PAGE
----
Judge Brett Kavanaugh, President Trump’s nominee to the Supreme Court. Photo: Saul Loeb/AFP/Getty Images

President Trump's nomination of U.S. Judge Brett Kavanaugh to the Supreme Court has set off a contentious confirmation battle.

Be smart: Trump’s nod to Kavanaugh is not a surprise, given his conservative record and deep ties among Washington's Republican establishment. He was the frontrunner from the start, and a favorite of White House Counsel Don McGahn. If confirmed, Kavanaugh will certainly solidify the court's conservative majority.

His background: The 53-year-old is a federal appeals court judge from Bethesda, Maryland who graduated from Yale Law School in 1990, and has been working on the U.S. Court of Appeals for the D.C. Circuit since then-President George W. Bush nominated him.

  • Before being appointed to the appellate court, he worked as a top White House lawyer for Bush, clerked for Supreme Court Justice Anthony M. Kennedy in 1993, and was an attorney for the Office of the Solicitor General.
  • He also worked under Independent Counsel Kenneth Starr as an associate counsel and penned much of Starr’s report in the 1990s, which included details of President Bill Clinton’s relationship with Monica Lewinsky. Kavanaugh had also led the Whitewater independent counsel inquiry into the death of a Clinton White House counsel, per the Baltimore Sun.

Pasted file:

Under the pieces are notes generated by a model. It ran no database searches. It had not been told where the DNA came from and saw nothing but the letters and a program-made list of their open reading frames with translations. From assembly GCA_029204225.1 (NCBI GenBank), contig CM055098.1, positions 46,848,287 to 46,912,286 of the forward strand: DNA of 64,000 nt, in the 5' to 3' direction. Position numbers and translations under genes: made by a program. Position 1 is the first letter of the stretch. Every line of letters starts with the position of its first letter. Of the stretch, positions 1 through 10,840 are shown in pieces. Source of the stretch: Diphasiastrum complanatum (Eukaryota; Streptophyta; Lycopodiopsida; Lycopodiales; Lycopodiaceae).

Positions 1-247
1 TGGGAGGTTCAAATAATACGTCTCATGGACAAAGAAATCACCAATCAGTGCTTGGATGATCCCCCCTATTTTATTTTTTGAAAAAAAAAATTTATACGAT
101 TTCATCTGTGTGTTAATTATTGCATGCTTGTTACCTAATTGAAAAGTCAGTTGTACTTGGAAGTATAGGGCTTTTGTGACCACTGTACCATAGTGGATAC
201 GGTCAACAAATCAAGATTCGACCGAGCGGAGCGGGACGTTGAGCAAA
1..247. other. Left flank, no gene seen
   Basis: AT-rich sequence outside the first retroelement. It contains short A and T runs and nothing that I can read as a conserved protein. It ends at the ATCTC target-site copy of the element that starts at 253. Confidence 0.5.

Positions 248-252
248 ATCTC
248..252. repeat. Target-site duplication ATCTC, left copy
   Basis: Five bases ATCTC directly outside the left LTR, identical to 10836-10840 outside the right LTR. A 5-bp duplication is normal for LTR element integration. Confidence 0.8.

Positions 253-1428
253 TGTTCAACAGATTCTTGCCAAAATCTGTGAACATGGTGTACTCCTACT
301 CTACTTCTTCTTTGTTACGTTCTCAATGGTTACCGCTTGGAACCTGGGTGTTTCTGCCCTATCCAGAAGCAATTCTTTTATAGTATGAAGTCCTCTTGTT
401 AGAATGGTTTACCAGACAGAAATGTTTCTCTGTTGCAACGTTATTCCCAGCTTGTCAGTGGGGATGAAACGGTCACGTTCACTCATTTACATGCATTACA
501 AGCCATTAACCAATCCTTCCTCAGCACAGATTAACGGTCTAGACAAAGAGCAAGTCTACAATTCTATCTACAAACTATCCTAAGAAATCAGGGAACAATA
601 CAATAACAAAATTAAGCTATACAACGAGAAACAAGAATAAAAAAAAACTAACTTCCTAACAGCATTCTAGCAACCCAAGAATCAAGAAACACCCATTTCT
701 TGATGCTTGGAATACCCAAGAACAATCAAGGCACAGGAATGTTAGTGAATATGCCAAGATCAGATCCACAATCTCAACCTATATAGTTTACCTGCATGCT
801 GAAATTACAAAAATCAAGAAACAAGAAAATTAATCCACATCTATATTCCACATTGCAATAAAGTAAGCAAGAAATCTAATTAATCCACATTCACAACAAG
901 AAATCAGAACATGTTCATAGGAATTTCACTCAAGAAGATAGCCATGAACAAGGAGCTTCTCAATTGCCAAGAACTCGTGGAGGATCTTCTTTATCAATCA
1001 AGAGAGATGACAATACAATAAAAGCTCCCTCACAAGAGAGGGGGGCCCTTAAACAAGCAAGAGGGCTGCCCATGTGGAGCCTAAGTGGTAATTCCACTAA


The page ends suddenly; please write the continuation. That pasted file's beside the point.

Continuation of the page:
Critical decisions: In 2017, Kavanaugh dissented on a decision that allowed an immigrant teenager to get an abortion, and has rejected the idea that the Obama administration could compel employers, including those with religious beliefs, to provide contraception to employees.

Go deeper: Where Brett Kavanaugh sits in the ideological spectrum

Go deeper

Updated 17 mins ago - Politics & Policy

Coronavirus dashboard

Illustration: Aïda Amer/Axios

  1. Politics: Senate Democrats block vote on McConnell's targeted COVID relief bill McConnell urges White House not to strike stimulus deal before election.
  2. Economy: Why the stimulus delay isn't a crisis (yet).
  3. Health: New York reports most COVID cases since MayStudies show drop in coronavirus death rate — The next wave is gaining steam.
  4. Education: Schools haven't become hotspots — San Francisco public schools likely won't reopen before the end of the year.
  5. World: Spain becomes first nation in Western Europe to exceed 1 million cases.

U.S. officials: Iran and Russia aim to interfere in election

Iran and Russia have obtained voter registration information that can be used to undermine confidence in the U.S. election system, Director of National Intelligence John Ratcliffe announced at a press conference Wednesday evening.

Why it matters: The revelation comes roughly two weeks before Election Day. Ratcliffe said Iran has sent threatening emails to Democratic voters this week in states across the U.S. and spread videos claiming that people can vote more than once.

Obama: Trump emboldens people to be "cruel and divisive and racist"

Former President Barack Obama. Photo: ALEX EDELMAN / Getty Images

In his first campaign rally appearance on behalf of Joe Biden, former President Barack Obama urged Americans to vote, saying "we can't afford another four years" of a Trump presidency.

Why it matters via Axios' Hans Nichols: With less than two weeks until Election Day, Obama made his case for Biden in Pennsylvania, a state that Trump's campaign knows he needs to win.